Last Shine on the River

mercy_shine

You do not have to be good.

You do not have to walk on your knees

For a hundred miles through the desert, repenting.

You only have to let the soft animal of your body

love what it loves.

Tell me about your despair, yours, and I will tell you mine.

Meanwhile the world goes on.

Meanwhile the sun and the clear pebbles of the rain

are moving across the landscapes,

over the prairies and the deep trees,

the mountains and the rivers.

Meanwhile the wild geese, high in the clean blue air,

are heading home again.

Whoever you are, no matter how lonely,

the world offers itself to your imagination,

calls to you like the wild geese, harsh and exciting —

over and over announcing your place

in the family of things.

—Mary Oliver, “Wild Geese”

November

Home is where one starts from. As we grow older
the world becomes stranger, the pattern more complicated
Of dead and living. Not the intense moment
Isolated, with no before and after,
But a lifetime burning in every moment
And not the lifetime of one man only
But of old stones that cannot be deciphered.

–T.S. Eliot, “Four Quartets”

 

Becoming a Writer

“You can have talent, but if you cannot endure, if you cannot learn to work, and learn to work against your own worst tendencies and prejudices, if you cannot take the criticism of strangers, or the uncertainty, then you will not become a writer. PhD, MFA, self-taught — the only things you must have to become a writer are the stamina to continue and a wily, cagey heart in the face of extremity, failure, and success.”

–Alexander Chee
“How to Write the Autobiographical Novel”

Frost Warning

flower_jail
Flower Jail

It’s November, suddenly. There’s electricity in the air, a sense the storm is coming, wires buzzing. Maybe the feeling builds with election day tomorrow. In Oregon, we vote at home and mail-in the ballot to be counted, or save a stamp by dropping it off  in a designated box. I voted days ago. Campaigners trudge up the steep hill to knock on the door and set the dog barking while I’m trying to write. They leave garish oversize flyers wedged in the door that flutter away. It’s November, again.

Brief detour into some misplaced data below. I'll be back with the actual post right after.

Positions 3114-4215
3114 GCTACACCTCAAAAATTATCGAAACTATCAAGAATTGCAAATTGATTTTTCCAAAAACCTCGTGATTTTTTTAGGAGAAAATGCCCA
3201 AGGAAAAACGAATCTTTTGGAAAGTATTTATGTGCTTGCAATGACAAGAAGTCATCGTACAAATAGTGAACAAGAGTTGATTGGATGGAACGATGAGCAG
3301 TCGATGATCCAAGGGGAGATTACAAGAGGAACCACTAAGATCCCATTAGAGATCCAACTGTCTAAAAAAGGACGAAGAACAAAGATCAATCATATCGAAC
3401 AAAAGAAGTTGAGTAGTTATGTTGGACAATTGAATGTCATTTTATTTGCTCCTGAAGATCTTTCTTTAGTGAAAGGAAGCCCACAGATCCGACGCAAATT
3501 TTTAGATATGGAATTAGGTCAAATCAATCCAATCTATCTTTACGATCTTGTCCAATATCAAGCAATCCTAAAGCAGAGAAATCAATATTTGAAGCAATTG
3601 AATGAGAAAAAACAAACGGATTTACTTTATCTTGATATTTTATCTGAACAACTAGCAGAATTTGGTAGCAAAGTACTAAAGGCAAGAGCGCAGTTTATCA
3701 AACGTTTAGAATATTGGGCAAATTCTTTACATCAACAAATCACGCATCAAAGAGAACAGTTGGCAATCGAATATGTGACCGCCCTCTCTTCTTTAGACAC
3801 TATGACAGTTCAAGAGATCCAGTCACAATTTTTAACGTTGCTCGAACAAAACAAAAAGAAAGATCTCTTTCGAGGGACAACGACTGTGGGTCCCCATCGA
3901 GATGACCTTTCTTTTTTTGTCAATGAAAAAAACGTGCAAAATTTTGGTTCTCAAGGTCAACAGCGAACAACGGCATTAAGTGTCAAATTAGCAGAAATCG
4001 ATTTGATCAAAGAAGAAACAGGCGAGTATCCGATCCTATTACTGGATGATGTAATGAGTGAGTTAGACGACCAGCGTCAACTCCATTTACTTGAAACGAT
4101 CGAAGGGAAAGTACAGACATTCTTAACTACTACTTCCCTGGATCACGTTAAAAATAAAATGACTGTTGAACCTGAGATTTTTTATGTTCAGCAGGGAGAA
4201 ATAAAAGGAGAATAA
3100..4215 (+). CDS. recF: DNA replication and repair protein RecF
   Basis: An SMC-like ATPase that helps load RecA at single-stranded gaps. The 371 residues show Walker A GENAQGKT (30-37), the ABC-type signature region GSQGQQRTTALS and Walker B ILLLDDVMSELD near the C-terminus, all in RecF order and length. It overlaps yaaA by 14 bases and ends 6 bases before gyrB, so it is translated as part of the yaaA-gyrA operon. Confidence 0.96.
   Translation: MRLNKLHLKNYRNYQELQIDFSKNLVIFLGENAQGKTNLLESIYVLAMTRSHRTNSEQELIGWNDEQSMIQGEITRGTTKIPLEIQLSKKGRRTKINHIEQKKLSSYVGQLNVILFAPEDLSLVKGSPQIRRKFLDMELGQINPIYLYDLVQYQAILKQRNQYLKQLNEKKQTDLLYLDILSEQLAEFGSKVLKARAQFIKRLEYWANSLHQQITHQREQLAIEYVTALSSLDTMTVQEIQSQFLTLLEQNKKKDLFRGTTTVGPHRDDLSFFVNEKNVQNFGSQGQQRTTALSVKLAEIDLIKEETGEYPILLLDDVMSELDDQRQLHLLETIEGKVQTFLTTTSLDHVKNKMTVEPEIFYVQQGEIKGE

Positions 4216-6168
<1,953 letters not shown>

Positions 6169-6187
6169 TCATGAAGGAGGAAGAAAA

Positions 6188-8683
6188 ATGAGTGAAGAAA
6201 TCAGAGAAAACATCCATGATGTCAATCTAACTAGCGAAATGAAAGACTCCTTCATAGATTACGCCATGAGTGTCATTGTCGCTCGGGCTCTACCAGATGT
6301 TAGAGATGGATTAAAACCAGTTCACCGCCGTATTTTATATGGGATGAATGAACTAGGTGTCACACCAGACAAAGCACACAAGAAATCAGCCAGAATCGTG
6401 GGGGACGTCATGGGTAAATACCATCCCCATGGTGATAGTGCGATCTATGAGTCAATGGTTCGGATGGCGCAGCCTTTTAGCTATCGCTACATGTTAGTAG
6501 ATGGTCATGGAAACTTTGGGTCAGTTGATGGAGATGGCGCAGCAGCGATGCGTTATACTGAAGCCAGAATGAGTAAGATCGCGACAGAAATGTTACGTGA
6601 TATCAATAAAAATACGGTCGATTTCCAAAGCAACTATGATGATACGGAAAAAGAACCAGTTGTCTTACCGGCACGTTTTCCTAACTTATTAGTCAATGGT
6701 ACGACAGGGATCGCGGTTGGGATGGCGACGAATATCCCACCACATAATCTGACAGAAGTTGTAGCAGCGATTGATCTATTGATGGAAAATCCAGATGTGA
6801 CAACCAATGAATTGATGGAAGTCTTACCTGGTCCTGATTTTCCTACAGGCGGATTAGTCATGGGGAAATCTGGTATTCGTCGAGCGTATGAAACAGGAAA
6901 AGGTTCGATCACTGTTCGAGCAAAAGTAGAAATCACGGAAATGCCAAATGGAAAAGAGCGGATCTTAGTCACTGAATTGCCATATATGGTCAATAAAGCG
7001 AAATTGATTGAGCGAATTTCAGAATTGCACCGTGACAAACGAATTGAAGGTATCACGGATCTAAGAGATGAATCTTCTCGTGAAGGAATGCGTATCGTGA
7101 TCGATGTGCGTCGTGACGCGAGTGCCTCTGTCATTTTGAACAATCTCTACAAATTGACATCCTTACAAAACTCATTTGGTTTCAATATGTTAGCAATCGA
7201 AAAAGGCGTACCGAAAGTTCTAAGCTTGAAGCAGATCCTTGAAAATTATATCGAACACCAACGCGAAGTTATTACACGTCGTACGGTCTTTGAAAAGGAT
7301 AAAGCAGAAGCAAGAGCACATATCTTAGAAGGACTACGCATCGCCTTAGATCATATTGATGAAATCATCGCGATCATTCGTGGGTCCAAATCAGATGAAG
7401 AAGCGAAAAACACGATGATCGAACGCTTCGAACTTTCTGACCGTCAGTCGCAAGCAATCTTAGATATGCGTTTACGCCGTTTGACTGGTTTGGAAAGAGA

A high pressure system will shove out the rain and bring nighttime temperatures down into the 20’s this week. Today I finally cut back the leggy dahlia, geranium and fuchsia foliage dangling from their pots on the deck. I cut the potted pink rose to stubble. Perhaps they will overwinter another year, if the weather is kind enough, perhaps not. I’ll cover them with old sheets against the frost and hope for the best.

Work done so many weeks ago comes full circle to fruit and seed.

I was notified that I won the 2018 Oregon Writers Colony Writing Contest in the short nonfiction category.

A fruit,

a seed,

a frost warning.

Rain Year

contorted_filbert_nut
Curling Hazel’s Nut in My Hand

It was a summer of subtraction: a thousand roots torn up, hundreds of branches cut and chipped, trees topped or felled, bone white holly wood stacked to dry for new year fire. Sammy, the dancing black cat, passed over at solstice. She, who skittered over the roof after squirrels, caught lizards, chipmunks, snakes, and grown jays to bring inside the house unharmed and release for play, grew old. Shore up fences against the winter wind and clear the gutter drains. I will keep the shoe box used to save Sammy’s prey on top the bookcase a while longer.

October starts a new count; the rain year began on the 1st. Soon after, a winter storm blew in from the northwest and took the leaves off the dogwood and shook the oaks. The fir sway and whisper together.

There is no moon tonight, it’s drained away and returned to darkness approaching the sun. A mirror, a pool, a puddle, seeking reflection, a black moon. Each month is a moon, with some added sprinkles, a seed, a struggle, fruit or frustration, an unwinding, a letting go. This new moon marks the end of all the late summer sorting. The season of weighing gold and grain after casting away the chaff is here.

Summer evenings I sat on the back porch and watched the planet Venus slip lower in the western horizon at twilight. Now she disappears from sight, fallen under the earth from the night sky, until joining the sun on October 25th. She rises as the morning star at the end of the month, a slim crescent, on All Hallows.

Crossroads and thresholds, liminal spaces we’ve arrived at or stumbled upon, another outcast stepchild in a fairy tale trying to solve the riddle of the Sphinx.

 


A note on “rain year:”

U.S.Geological Survey “water year” […] is defined as the 12-month period October 1, for any given year through September 30, of the following year.
https://water.usgs.gov/nwc/explain_data.html